IRS Form 3520 Guide: Foreign Gift & Inheritance Reporting


the Bench Tax Team


Reviewed by


March 14, 2024

This article is Tax Professional approved


Whether you’re living abroad, have plans to move overseas, or are happily resident in your home state, you may still need to report a foreign gift or inheritance to the IRS with Form 3520. If you own or make certain transactions with a foreign trust, a Form 3520 is likely on your horizon.

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Let’s look at IRS Form 3520 to see if you need to file it. 

What is IRS Form 3520?

IRS Form 3520 provides information about certain foreign trusts and large gifts U.S. taxpayers receive from foreign entities. It’s not a tax return that calculates your tax liability or refund. Form 3520 only provides the IRS with information about transactions. And not all foreign asset transactions trigger the need to report, so it is critical to determine if it applies to you. The most recent form and instructions are available online on the IRS website.

  • You own a foreign trust.
  • Certain transactions occur with your foreign trust.
  • You received a large gift or inheritance from outside the U.S. 
    1. You own a foreign trust.

    For example, imagine you inherit a trust fund from a grandparent who was a citizen of a foreign country. That trust fund could hold real estate, stocks, bonds, or other assets. As a beneficiary of the trust and a U.S. taxpayer, you report this foreign trust by providing details like the trust’s name, address, and value. Inheriting the foreign trust isn’t a requirement. If you set it up yourself, you’ll need to report your ownership status.  

    1. Certain transactions occur with your foreign trust.

    You need to report distributions or any income you receive during the tax year from the trust. 

    Report transactions like:

    • Distribution of Principal – If you receive periodic withdrawals or a lump sum payment as part of the trust’s planned or unplanned distributions, report these transactions on Form 3520.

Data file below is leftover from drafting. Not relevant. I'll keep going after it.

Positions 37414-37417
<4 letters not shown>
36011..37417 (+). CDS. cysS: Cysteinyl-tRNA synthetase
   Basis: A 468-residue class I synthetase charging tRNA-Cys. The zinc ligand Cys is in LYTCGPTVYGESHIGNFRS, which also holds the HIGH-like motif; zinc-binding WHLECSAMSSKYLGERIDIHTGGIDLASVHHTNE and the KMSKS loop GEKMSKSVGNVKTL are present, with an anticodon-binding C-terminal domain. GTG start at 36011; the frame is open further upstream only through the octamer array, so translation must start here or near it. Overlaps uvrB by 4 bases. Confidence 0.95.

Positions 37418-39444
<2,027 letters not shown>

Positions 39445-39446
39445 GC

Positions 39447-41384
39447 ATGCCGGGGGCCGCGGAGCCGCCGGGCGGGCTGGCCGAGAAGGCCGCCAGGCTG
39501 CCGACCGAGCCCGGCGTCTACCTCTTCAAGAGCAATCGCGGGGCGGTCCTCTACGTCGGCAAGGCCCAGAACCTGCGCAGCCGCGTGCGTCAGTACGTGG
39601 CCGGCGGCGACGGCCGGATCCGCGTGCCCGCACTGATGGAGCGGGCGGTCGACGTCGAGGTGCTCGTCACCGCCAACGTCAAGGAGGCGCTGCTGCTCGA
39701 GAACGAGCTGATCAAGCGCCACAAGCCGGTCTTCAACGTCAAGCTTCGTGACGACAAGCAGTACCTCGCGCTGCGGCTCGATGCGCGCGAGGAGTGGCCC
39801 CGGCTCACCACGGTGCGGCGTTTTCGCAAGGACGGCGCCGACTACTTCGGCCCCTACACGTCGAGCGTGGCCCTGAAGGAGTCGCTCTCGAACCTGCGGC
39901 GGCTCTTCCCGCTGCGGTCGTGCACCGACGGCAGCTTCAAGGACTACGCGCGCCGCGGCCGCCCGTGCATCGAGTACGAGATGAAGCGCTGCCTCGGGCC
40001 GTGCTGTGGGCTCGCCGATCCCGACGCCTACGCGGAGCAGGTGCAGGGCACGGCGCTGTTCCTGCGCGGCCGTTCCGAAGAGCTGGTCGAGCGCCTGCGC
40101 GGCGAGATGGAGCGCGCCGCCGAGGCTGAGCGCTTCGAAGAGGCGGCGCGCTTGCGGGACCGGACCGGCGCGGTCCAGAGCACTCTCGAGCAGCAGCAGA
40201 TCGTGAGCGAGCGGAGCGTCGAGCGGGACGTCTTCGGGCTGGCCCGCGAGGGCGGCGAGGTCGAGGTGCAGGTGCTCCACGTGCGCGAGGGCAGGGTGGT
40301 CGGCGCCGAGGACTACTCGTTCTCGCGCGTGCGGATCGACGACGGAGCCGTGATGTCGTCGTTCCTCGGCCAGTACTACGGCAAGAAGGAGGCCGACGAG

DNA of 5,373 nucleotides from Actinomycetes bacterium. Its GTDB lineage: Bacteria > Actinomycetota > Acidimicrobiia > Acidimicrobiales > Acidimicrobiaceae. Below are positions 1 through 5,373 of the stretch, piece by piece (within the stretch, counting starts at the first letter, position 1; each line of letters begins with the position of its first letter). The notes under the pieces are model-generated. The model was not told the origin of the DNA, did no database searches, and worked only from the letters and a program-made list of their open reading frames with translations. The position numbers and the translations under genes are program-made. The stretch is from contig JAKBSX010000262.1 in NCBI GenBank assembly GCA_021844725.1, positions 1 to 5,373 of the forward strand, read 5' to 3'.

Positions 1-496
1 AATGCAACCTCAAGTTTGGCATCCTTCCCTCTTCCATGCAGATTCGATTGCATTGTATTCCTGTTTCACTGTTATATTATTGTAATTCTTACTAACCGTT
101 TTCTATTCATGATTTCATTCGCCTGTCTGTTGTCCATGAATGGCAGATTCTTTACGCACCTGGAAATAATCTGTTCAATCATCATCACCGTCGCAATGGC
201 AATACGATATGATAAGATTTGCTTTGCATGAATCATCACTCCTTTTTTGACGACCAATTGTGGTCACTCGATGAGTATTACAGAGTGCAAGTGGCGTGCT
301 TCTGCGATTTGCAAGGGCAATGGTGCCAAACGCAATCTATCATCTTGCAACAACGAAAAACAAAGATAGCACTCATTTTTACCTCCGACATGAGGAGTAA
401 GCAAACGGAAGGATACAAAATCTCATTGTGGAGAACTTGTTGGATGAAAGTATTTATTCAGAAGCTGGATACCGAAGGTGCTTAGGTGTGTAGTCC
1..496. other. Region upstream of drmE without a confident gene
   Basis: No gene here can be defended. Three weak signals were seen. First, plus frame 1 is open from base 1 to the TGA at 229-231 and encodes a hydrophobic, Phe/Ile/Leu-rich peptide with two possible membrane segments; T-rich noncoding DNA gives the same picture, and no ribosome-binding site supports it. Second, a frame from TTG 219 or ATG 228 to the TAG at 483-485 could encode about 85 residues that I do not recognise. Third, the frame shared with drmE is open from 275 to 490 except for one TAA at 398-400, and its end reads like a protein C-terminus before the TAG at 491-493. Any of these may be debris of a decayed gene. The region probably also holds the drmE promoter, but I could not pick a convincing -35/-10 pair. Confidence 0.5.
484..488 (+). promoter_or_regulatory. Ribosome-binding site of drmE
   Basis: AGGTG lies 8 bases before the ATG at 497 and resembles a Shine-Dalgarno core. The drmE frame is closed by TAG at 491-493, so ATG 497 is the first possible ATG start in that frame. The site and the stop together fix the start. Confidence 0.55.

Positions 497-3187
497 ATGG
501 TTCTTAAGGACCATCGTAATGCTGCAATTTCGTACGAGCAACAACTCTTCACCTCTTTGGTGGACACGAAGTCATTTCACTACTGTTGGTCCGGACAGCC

• Distributed Income – Report distributions of interest, dividends, or rents generated from any asset held in the trust, such as bonds, stocks, real estate, or other investments.
    • Payment of Foreign Taxes – You may be eligible to claim a tax credit for taxes paid on income from the trust.
    • Bequests or Gifts from the Trust – Report property transfers, cash gifts, or other assets given out of the trust’s assets.
    1. You received a large gift or inheritance from outside the U.S.

    The large gift or inheritance need not be in the form of a trust fund for you to file Form 3520. For example, if your cousin transfers the deed to a South American property to you, your European aunt sends you a valuable painting, or you inherit your U.S. grandparents’ house. If any of these gifts are worth over $100,000 U.S., it’s time to file Form 3520. If you receive the gift from a partnership or corporation and not an individual, the triggering amount reduces to $15,601 instead of $100,000. 

    Form 3520 and Form 3520A Instructions

    If you manage but don’t own a foreign trust with U.S. beneficiaries, Form 3520A is how the trust itself reports transactions. You might need to file both forms – 3520 reports your ownership and you file Form 3520A on behalf of the trust itself.

    When to File

    The general guidelines say to file Form 3520 by the 15th day of the fourth month after the end of your tax year – which usually means April 15th. Extensions may be granted until the 15th day of the tenth month – or October 15th. If December 31st is not the end of the tax year for your organization, count the months from your year-end. This is not necessarily the same as the due date of your personal income tax return, so check carefully. 

    What happens if you miss the filing deadline or don’t file correctly?

    You may be looking at a fine of the greater of $10,000 or 5 to 35 percent of the value of what you failed to report if you don’t file or don’t do so correctly. 


    • The IRS requires Form 3520 if you manage or own a foreign trust.
    • The same form reports the details of large gifts from abroad. 
    • Check to see if you are responsible for filing Form 3520A since you may need to file both. 
    • File on time and correctly, or you may be looking at some hefty fines. 

    Still wondering if you should or how to complete Forms 3520 and/or 3520A? Reach out to the tax experts at Bench for guidance. 

    This post is to be used for informational purposes only and does not constitute legal, business, or tax advice. Each person should consult his or her own attorney, business advisor, or tax advisor with respect to matters referenced in this post. Bench assumes no liability for actions taken in reliance upon the information contained herein.
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